Hillary Clinton now has an official challenge from the left in the person of U.S. Sen. Bernard Sanders, the independent from Vermont, who is expected to announce Thursday his intent to enter the Democratic presidential primaries. The statement will be followed by a campaign kickoff in Vermont within weeks, reports Vermont Public Radio.
Sanders, 73, a native of Brooklyn, New York, whose self-described socialist politics have made him something of an outlier in the Senate, is the longest-serving independent in the history of Congress, but caucuses with the Democrats and had a committee chairmanship (Veterans Affairs) when they were in the majority. He is now the ranking minority member of the powerful Budget Committee. The Vermont Democrats have not run a candidate against him in years, and he has easily defeated Republican challengers.
“Socialism brings Sanders instant novelty in Washington and, in many circles, instant dismissal as a freak,” New York Times journalist Mark Leibovich wrote in 2007, the year Sanders ascended to the Senate after 16 years as Vermont's sole congressman. “But Sanders’s outcast status in Washington probably owes as much to his jackhammer style as to any stubborn ideology.”
Sanders has been a supporter of rights for gay, lesbian and transgender Americans, including same-sex marriage. He is a champion of abortion rights, labor unions and a single-payer healthcare system, and a fierce critic of income inequality.
In an interview last week with Vermont Public Radio, Sanders said the issues Democratic candidates like Clinton should address are income inequality and international trade. “If you want to understand why the middle class in America is disappearing and why we have more wealth and income inequality in America than we have had since the late 1920s, you have to address the issue of trade,” he said. Sanders opposes President Barack Obama’s latest Trans-Pacific Partnership trade proposal, which he said would send hundreds of thousands of jobs overseas and hurt working-class Americans.
Here are five things to know about Sanders political platform.
1. Sanders has been a staunch critic of Wall Street and big business. Sanders voted against the government bailout of Wall Street in 2008. "If you were to speak to any audience in America and you say, 'There's something wrong with our system when the crooks on Wall Street, through their recklessness and criminal behavior, are able to cause a recession, which has resulted in so much suffering to people. Then they get bailed out by the American people and then three years later end up making more money than they ever have before,' people go nuts!" he told the Guardian in 2011.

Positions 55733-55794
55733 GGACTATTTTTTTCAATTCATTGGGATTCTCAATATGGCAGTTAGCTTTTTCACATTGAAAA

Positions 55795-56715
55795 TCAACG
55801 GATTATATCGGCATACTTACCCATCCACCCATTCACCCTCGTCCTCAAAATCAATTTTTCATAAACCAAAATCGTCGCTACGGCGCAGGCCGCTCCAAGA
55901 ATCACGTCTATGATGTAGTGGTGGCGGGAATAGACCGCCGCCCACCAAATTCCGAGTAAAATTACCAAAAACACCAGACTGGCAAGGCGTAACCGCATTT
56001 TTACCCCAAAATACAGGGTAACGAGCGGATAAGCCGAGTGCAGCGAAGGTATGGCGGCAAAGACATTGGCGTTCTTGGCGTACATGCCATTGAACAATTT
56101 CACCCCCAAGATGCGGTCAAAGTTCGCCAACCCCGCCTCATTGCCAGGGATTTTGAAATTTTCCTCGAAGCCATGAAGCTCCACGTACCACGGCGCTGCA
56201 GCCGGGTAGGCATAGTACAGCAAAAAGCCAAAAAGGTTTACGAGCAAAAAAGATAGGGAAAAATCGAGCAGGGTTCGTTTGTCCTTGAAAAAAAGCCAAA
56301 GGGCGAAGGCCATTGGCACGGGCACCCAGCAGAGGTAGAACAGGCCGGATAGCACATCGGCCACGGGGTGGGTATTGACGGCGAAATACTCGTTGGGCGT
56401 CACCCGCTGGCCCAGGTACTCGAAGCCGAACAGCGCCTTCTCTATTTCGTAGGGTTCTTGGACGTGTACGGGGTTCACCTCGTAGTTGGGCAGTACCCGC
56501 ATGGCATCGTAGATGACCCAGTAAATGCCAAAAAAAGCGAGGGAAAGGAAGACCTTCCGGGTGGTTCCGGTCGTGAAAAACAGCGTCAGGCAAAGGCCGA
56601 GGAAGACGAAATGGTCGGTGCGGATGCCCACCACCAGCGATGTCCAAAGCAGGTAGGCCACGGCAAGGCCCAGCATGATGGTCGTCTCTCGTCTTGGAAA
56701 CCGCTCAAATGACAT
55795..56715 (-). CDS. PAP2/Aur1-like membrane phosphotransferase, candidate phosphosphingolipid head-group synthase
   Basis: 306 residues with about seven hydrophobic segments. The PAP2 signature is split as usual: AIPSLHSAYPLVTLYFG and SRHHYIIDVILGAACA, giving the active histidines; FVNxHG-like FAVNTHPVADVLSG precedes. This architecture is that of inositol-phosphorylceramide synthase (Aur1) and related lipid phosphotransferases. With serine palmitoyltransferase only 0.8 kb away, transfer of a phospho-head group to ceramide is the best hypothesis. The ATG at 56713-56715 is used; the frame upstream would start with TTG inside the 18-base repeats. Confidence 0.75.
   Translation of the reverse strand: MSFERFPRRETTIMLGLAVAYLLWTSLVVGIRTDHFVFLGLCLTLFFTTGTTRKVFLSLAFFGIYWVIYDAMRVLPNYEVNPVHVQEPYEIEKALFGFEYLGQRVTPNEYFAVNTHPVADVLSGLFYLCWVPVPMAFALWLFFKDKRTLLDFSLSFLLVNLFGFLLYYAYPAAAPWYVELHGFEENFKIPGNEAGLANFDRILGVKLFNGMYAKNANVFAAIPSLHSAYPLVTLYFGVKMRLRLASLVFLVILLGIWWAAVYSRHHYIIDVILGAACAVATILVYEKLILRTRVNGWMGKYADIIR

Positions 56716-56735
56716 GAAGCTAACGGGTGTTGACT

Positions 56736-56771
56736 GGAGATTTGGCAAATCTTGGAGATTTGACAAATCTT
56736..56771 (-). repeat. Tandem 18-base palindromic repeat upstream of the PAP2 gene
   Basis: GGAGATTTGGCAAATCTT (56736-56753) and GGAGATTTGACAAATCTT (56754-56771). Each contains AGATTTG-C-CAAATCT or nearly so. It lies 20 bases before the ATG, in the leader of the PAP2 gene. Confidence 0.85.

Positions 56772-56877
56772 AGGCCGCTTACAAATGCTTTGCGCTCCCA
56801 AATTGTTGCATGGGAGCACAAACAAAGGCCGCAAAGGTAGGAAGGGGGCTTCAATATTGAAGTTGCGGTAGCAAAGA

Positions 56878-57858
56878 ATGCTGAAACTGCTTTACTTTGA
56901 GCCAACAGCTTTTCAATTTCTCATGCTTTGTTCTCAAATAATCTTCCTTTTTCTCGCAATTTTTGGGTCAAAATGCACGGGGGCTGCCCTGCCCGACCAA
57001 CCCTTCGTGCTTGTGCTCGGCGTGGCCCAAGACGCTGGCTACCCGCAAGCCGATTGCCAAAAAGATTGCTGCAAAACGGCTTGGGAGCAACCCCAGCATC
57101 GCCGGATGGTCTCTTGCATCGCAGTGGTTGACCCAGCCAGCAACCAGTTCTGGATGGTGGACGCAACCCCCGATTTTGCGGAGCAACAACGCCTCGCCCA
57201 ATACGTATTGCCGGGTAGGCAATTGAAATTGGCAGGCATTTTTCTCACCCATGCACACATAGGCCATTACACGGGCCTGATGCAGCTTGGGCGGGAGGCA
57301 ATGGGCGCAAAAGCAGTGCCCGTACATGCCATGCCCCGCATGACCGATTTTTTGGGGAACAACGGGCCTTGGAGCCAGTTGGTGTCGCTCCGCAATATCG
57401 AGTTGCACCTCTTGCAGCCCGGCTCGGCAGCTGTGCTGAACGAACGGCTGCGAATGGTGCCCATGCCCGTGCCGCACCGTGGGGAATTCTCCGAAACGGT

2. Sanders’ nine-hour speech on the Senate floor in 2010 went viral. Social media went berserk over Sanders’ speech against tax cuts for the wealthy, a deal he called “Robin Hood in reverse.” He even got his own hashtag: #Filibernie.
3. He strongly opposes the Keystone XL pipeline. “With the scientific community telling us loudly and clearly that we must transform our energy system away from fossil fuels if we are to combat climate change, it is totally crazy for the Congress to support the production and transportation of some of the dirtiest oil on the planet,” Sanders said in a statement following the bill’s passage.
4. Sanders has co-sponsored medical marijuana policies. Sanders supported legislation that would have changed marijuana from a Schedule I drug to a Schedule II drug, meaning states that have legalized marijuana would no longer face federal interference.
5. He advocates a European-style approach to universal health care. Sanders called the Affordable Care Act, also known as Obamacare, which Congress passed in 2010, a “good Republican program,” referring to Mitt Romney’s precursor in Massachusetts. That program was a model for the development of Obamacare. Sanders has argued for a single-payer Medicare program, similar to those in Canada and Europe. He said the U.S. is the “only nation in the entire industrial world that doesn’t guarantee healthcare as a right.”